There is recognition that teachers played a part in spreading genocide ideology. The lessons of the genocide are part of teacher training courses, and teachers have to go on an ingando, a retreat where the participants talk about peace and reconciliation. Teachers found to be spreading genocide ideology are dismissed, as are those who refuse to go on an ingando.
At the Rwandan Ministry of Education, Claver Yisa Kamana, director of planning policy, writes two words on a sheet of paper: uburezi, meaning education and uburozi, meaning poison. “These people were not giving our children the first one, they were giving them the second one,” he says.
In Gatsibo district, Nelson Mbaraga, head of Mustard Seed Primary, is helping set up an alliance of Teachers Against Genocide Ideology. He says some teachers still ask if children are Hutu or Tutsi. “Teachers were at the forefront of spreading indoctrination. Racial segregation started in teachers’ minds,” he says.
At Kiziguro School, a 704-pupil secondary 15 minutes’ drive from Ruhuha, some of the disincentives to go to school are about to be demolished. The windowless 10m2 blocks that each hold 20 beds - space for 40 pupils - will soon be superfluous. A few metres away, a dormitory for 600 girls, complete with indoor toilets and washing facilities, is taking shape. Plan Rwanda is funding the cost of 174 million Rwandan francs (about £212,000).
“We will be living in a decent house and we will have enough lights,” says Joyce Mukamurera, 19, a Senior 6 pupil.
Isidore Karinijabo, the headteacher, says the dormitory will help the school to expand. “I want to have as many kids here as I’m able to feed,” he says.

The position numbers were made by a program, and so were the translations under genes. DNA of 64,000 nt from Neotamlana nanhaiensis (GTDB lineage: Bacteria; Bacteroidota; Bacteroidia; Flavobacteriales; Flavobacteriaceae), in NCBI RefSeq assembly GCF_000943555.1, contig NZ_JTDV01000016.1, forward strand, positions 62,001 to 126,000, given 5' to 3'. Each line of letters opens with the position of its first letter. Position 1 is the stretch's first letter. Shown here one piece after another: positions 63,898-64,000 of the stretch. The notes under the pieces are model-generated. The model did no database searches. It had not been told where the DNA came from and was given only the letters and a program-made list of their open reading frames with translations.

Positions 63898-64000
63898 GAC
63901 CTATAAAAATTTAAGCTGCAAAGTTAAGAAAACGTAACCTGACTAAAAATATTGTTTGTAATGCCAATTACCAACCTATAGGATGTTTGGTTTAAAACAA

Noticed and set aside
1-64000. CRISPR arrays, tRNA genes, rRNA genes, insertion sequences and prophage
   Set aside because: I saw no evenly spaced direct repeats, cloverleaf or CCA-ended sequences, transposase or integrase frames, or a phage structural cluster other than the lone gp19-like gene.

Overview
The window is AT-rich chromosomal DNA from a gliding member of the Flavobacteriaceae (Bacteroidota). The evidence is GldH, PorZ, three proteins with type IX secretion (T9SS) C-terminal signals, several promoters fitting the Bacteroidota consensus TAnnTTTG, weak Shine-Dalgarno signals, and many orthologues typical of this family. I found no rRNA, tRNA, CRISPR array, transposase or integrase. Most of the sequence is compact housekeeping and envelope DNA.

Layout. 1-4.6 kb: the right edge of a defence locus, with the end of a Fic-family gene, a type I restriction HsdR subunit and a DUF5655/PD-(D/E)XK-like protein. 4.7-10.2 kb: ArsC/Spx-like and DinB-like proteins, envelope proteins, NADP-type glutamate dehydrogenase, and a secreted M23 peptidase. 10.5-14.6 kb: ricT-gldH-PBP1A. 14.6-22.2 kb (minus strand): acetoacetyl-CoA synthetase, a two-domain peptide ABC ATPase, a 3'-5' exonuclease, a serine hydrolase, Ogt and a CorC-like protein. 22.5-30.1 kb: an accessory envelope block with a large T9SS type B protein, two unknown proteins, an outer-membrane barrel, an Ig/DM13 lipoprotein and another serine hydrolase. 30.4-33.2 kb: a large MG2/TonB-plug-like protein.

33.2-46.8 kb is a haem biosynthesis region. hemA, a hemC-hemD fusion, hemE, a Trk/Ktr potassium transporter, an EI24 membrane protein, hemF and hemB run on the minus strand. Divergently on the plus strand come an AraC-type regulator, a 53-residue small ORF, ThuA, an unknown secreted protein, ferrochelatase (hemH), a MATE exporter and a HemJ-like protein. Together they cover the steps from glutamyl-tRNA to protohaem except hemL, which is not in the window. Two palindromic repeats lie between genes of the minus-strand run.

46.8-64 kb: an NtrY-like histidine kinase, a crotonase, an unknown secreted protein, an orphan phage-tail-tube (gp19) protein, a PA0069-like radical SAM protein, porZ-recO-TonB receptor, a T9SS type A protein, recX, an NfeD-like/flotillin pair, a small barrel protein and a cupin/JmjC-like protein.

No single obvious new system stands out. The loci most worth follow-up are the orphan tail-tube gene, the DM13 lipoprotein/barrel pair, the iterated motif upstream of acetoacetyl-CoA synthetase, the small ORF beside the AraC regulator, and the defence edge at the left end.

A dining room is next on his agenda, so that lunchtimes are not disrupted during the four months of the two rainy seasons.
Resources of all kinds, both human and equipment, are in short supply. Computer science is compulsory for secondary pupils, but at Kiziguro School there are only 10 computers and three don’t work. In a typical class, 10 pupils share each computer.
Everyone in Rwanda has their own idea of what should be the priority in education. For Mr Yisa Kamana, at the Ministry of Education, it is training more teachers. For Isaac Mugabe, 19, a Senior 6 pupil at Kiziguro School, it is equipment for the science laboratory. For Mr Karinijabo, his headteacher, it is qualified science teachers. For Boniface Muddu, headteacher of Nyabikiri Primary in Gatsibo, it is English textbooks, ahead of Rwanda’s switch from teaching French to English in September. For Oliver Mbabazi, headteacher of Bihinga Girls’ School in Gatsibo, bringing electricity to her school is top of the list. For Fuliwah Muhongerwa, 16, a pupil at Ruhuha Primary, it is a playground so that children don’t have to play in the dirt.
It is hard to find anyone in Rwanda who doesn’t see education as a national priority, not only to develop the skills the Government hopes will drive forward the economy, but also to ensure there is no repeat of the genocide. Schools have rarely had such life-and-death expectations on their shoulders
Education in Rwanda
- Pupil enrolment - 94%
- Primary drop-out rate - 14%
- Pupil to teacher ratio - 65:1
- Average class size - 71
- Teacher’s salary - £34pm
- Pupil enrolment - 14%
- Pupil to teacher ratio - 30:1
- Pupil to qualified teacher ratio - 49:1
- Teacher’s salary - £68pm (diploma), £137pm (graduate)
Source: Rwandan Ministry of Education.